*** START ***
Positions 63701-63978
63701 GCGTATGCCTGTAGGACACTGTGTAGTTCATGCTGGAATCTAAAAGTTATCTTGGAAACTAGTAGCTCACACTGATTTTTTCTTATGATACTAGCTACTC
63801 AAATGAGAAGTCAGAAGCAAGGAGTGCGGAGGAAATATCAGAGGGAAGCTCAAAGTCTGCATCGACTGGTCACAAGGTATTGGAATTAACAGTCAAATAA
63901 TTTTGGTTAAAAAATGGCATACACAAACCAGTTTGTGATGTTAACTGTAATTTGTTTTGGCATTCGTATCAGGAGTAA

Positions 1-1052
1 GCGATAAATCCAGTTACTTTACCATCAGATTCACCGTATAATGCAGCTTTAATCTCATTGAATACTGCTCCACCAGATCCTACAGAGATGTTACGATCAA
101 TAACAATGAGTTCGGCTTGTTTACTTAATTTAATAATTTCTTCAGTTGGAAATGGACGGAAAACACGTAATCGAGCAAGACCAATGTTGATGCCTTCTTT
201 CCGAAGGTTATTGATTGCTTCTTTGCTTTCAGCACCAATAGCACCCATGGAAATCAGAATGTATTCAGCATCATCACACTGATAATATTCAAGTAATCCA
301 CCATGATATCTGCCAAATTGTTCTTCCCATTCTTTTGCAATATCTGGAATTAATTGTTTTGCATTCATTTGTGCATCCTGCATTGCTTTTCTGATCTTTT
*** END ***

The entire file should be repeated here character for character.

Positions 63701-63978
63701 GCGTATGCCTGTAGGACACTGTGTAGTTCATGCTGGAATCTAAAAGTTATCTTGGAAACTAGTAGCTCACACTGATTTTTTCTTATGATACTAGCTACTC
63801 AAATGAGAAGTCAGAAGCAAGGAGTGCGGAGGAAATATCAGAGGGAAGCTCAAAGTCTGCATCGACTGGTCACAAGGTATTGGAATTAACAGTCAAATAA
63901 TTTTGGTTAAAAAATGGCATACACAAACCAGTTTGTGATGTTAACTGTAATTTGTTTTGGCATTCGTATCAGGAGTAA

Positions 1-1052
1 GCGATAAATCCAGTTACTTTACCATCAGATTCACCGTATAATGCAGCTTTAATCTCATTGAATACTGCTCCACCAGATCCTACAGAGATGTTACGATCAA
101 TAACAATGAGTTCGGCTTGTTTACTTAATTTAATAATTTCTTCAGTTGGAAATGGACGGAAAACACGTAATCGAGCAAGACCAATGTTGATGCCTTCTTT
201 CCGAAGGTTATTGATTGCTTCTTTGCTTTCAGCACCAATAGCACCCATGGAAATCAGAATGTATTCAGCATCATCACACTGATAATATTCAAGTAATCCA
301 CCATGATATCTGCCAAATTGTTCTTCCCATTCTTTTGCAATATCTGGAATTAATTGTTTTGCATTCATTTGTGCATCCTGCATTGCTTTTCTGATCTTTT